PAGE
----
Chronic illness and depression increase likelihood of problem drinking in older adults
Older adults suffering from multiple chronic health conditions and depression are nearly ﬁve times as likely to be problem drinkers as older adults with the same conditions and no depression, according to researchers at the University of Georgia. Their study is the first to document the connection between multiple chronic illnesses, depression and alcohol use in seniors.
This information could help health care providers identify which older adults are most likely to experience problem drinking and lead to better preventive care for this segment of society.
The study, conducted by researchers from the UGA School of Social Work, utilized data from the National Social Life, Health and Aging Project, a nationwide survey of older adults that is funded by the National Institutes of Health. Researchers looked at more than 1,600 individuals aged 57 to 85 who identified as active alcohol consumers.
Among problem drinkers, or individuals who reported a high amount of negative consequences associated with alcohol use, the researchers found that more than half—66 percent—reported having multiple chronic health conditions, or MCC, and 28 percent reported having symptoms of depression. The researchers also found that older adults who experienced MCC combined with depression were those who experienced the highest likelihood of problem drinking.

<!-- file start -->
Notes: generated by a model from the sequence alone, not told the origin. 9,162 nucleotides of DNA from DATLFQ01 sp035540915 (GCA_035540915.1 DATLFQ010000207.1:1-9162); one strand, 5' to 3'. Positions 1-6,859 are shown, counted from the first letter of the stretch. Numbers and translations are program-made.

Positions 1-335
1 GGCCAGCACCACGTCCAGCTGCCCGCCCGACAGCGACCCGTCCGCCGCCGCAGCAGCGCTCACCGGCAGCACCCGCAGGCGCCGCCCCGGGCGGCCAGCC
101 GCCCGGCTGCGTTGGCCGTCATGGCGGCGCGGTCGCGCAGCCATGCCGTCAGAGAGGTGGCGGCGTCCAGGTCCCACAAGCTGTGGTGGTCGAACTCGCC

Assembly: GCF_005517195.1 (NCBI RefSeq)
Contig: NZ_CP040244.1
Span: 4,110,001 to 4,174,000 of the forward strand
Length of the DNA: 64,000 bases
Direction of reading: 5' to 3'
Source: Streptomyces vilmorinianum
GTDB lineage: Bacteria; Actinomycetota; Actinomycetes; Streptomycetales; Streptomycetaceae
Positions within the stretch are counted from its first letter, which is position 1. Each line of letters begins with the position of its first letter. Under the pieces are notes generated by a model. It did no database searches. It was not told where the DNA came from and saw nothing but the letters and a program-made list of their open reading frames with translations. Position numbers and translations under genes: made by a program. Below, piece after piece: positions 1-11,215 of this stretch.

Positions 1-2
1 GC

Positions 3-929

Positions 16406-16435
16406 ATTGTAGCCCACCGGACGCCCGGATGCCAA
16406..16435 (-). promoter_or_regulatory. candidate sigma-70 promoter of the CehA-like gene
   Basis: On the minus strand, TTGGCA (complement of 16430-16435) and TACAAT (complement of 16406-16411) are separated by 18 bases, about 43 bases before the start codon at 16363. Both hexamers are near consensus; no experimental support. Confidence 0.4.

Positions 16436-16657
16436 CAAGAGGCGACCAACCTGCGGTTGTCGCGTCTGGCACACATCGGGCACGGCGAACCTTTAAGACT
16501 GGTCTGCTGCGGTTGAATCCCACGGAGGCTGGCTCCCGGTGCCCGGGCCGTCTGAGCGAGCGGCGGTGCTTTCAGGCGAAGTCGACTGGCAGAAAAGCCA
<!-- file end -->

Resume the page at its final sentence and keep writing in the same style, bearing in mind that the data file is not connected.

"These findings suggest that effective training in screening and referral for mental health and alcohol use issues for health care providers of older adults may better serve the approximate 4 million older adults who currently experience problem drinking in the U.S.," said Orion Mowbray, assistant professor at the UGA School of Social Work and lead author of the study.
Previous efforts to prevent and manage disease in older adults have focused on a single disease at a time, said Mowbray. Few physicians consider the combination of multiple chronic conditions in connection with depression as a potential sign for increased alcohol misuse, although screening and follow-up counseling for behavioral problems is known to help.
"There is sufficient evidence that even brief interventions delivered in medical-related settings can have a positive influence on reducing problem drinking among most older adults," said Mowbray. "These interventions can include screening for signs of depression in individuals with long-term health problems, engaging the individual in a conversation about the risks of problem drinking, and providing a referral for brief alcohol-related treatment."